Monday, January 24

Police raid the homes of 18 suspected of sexual assaults on New Year’s Eve in Milan | Italy


Italian police raided the homes of 15 youths and three children suspected of participating in a series of sexual assaults during New Year’s Eve celebrations in Milan.

Nine women have so far reported that they were assaulted during the celebrations in front of the Milan Cathedral in the Piazza del Duomo.

The case has sparked comparisons to the mass sexual assaults and muggings that took place in the German city of Cologne on New Year’s Eve in 2015-16.

Police said the 18 suspects are between 15 and 21 years old and are foreigners or Italians of North African origin. The raids were carried out early Tuesday morning at homes in Milan and Turin.

Several women, including two Germans who had been visiting Milan, submitted their reports in the days after New Year’s Eve, with the number rising to nine as of Tuesday. Police believe that more women were assaulted.

Police identified the suspects based on CCTV footage, the accounts of victims and witnesses, as well as through analysis of social media posts.

The women shared similar stories of being dragged into the crowd, pushed and groped during the fireworks display. A 19-year-old woman alleged that a gang of youth attacked her around 1:30 a.m. and attacked her for about a minute before help arrived. Her friend managed to escape.

The two German women said they were pushed against the barriers and sexually assaulted. They submitted their reports after returning to Germany. One claimed that the police did not respond to cries for help. In one video, the women can be seen trying to escape.

“I realized that they were touching me and we wanted to escape, but there were too many,” one of the German women told the Italian news agency Ansa. “I hope they find them and that justice is served for us and all the other girls who were abused that night.”

A young woman was scratched when her sweater ripped and her pants were pulled down. The police took her to the hospital to examine her. Another was attacked in a street near the square.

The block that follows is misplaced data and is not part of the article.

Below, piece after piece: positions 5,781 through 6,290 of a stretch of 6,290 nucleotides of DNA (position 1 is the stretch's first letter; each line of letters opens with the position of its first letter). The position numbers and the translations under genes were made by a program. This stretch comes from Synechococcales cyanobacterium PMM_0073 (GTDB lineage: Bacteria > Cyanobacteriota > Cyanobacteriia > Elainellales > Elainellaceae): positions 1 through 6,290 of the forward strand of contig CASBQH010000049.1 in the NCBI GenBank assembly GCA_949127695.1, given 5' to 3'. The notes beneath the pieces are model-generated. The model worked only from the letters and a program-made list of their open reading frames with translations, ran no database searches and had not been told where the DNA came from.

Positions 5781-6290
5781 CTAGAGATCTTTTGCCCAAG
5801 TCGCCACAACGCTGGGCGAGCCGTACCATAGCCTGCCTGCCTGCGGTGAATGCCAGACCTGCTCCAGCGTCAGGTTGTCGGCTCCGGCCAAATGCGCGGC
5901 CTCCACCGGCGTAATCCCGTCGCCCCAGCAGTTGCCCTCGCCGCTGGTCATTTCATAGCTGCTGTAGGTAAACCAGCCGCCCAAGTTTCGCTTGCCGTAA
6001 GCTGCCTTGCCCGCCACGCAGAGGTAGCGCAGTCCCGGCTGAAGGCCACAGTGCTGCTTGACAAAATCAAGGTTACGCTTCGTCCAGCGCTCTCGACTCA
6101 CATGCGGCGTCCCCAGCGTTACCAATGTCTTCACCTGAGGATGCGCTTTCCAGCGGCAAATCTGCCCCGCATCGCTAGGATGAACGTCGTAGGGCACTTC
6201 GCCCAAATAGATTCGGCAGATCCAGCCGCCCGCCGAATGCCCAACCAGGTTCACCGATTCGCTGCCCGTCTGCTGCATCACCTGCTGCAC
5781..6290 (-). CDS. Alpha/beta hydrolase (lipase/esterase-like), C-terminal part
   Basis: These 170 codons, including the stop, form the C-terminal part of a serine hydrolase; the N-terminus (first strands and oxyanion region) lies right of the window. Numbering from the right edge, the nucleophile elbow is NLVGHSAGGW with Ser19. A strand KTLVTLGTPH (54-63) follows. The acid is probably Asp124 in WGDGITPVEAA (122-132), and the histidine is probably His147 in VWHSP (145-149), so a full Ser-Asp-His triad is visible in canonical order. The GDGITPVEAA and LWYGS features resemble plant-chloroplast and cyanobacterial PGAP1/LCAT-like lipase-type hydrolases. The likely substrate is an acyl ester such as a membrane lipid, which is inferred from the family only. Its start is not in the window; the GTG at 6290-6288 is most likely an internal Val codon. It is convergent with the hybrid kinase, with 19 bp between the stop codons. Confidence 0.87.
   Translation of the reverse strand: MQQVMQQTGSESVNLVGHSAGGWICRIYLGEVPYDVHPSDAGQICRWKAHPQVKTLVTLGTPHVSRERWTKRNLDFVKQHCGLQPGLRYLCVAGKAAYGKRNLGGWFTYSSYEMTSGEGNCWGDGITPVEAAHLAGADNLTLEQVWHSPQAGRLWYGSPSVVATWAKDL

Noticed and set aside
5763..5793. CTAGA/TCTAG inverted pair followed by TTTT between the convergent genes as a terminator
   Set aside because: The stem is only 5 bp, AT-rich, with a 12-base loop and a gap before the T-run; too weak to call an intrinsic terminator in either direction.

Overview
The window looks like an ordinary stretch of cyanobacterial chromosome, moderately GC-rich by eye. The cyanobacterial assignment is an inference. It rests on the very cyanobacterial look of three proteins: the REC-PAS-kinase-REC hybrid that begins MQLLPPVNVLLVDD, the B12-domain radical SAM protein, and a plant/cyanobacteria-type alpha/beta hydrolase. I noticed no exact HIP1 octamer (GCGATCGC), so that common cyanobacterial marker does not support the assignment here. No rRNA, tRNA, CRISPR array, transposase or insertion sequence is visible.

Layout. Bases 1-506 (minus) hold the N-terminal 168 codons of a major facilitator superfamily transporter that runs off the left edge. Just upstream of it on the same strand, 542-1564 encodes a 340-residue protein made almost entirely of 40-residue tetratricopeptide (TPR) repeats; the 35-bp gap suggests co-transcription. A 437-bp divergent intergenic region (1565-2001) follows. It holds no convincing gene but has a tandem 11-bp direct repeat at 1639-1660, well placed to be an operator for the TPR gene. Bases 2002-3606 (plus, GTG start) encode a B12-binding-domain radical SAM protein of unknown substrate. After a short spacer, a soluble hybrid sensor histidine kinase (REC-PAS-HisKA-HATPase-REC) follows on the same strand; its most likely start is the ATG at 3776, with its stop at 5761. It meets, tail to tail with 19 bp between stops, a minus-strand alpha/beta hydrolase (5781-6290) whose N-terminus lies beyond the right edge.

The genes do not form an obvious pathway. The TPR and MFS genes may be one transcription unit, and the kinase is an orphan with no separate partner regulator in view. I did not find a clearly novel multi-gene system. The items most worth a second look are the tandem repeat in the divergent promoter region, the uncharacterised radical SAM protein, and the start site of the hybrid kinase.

Italian Interior Minister Luciana Lamorgese said last week that every effort should be spared to ensure that such “deplorable behaviors” never happen again.

However, the incidents have sparked a political debate, with right-wing parties calling for the removal of the city’s security councilor, Marco Granelli, for managing the New Year’s Eve celebrations.

“The goodness of the left, even in the face of the evidence, is really disgusting,” said Alessandro De Chirico, a Milan city councilor for the Forza Italia party.

The city’s left-wing mayor, Giuseppe Sala, condemned the “very serious attacks” that have sullied the city.

The case has drawn comparisons to the Cologne incident, when up to 1,000 young people, many of North African descent, carried out a series of sexual assaults, rapes and robberies near the city’s cathedral.

Cologne police were also accused of failing to respond to the attacks, while a fierce debate erupted amid allegations of police and media cover-up for fear of stoking anti-foreigner sentiment in the wake of the migration crisis in 2015. More than 1,200 women were attacked, 24 of whom said they had been raped.

The attacks were condemned by then-chancellor Angela Merkel as “abominable.”


www.theguardian.com

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